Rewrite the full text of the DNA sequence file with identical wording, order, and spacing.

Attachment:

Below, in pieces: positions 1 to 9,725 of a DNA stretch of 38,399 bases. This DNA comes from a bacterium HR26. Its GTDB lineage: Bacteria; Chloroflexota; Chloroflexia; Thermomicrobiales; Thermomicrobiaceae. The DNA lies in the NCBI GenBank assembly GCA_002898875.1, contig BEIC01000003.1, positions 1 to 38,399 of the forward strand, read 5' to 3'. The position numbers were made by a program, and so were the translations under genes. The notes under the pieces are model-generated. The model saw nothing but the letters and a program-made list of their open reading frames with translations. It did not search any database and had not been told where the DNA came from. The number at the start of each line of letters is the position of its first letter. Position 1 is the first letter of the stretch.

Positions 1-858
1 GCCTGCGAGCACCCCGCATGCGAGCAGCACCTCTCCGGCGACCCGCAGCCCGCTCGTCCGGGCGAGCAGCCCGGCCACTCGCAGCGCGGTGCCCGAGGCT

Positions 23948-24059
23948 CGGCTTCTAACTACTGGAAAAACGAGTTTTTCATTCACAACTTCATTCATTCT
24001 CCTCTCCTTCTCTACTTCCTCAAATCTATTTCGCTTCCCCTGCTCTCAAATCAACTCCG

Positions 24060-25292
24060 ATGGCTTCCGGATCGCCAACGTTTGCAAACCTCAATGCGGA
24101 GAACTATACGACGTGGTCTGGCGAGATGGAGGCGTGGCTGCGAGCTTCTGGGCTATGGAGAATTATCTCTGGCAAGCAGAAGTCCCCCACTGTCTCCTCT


Below, in pieces: positions 1 to 9,725 of a DNA stretch of 38,399 bases. This DNA comes from a bacterium HR26. Its GTDB lineage: Bacteria; Chloroflexota; Chloroflexia; Thermomicrobiales; Thermomicrobiaceae. The DNA lies in the NCBI GenBank assembly GCA_002898875.1, contig BEIC01000003.1, positions 1 to 38,399 of the forward strand, read 5' to 3'. The position numbers were made by a program, and so were the translations under genes. The notes under the pieces are model-generated. The model saw nothing but the letters and a program-made list of their open reading frames with translations. It did not search any database and had not been told where the DNA came from. The number at the start of each line of letters is the position of its first letter. Position 1 is the first letter of the stretch.

Positions 1-858
1 GCCTGCGAGCACCCCGCATGCGAGCAGCACCTCTCCGGCGACCCGCAGCCCGCTCGTCCGGGCGAGCAGCCCGGCCACTCGCAGCGCGGTGCCCGAGGCT

Positions 23948-24059
23948 CGGCTTCTAACTACTGGAAAAACGAGTTTTTCATTCACAACTTCATTCATTCT
24001 CCTCTCCTTCTCTACTTCCTCAAATCTATTTCGCTTCCCCTGCTCTCAAATCAACTCCG

Positions 24060-25292
24060 ATGGCTTCCGGATCGCCAACGTTTGCAAACCTCAATGCGGA
24101 GAACTATACGACGTGGTCTGGCGAGATGGAGGCGTGGCTGCGAGCTTCTGGGCTATGGAGAATTATCTCTGGCAAGCAGAAGTCCCCCACTGTCTCCTCT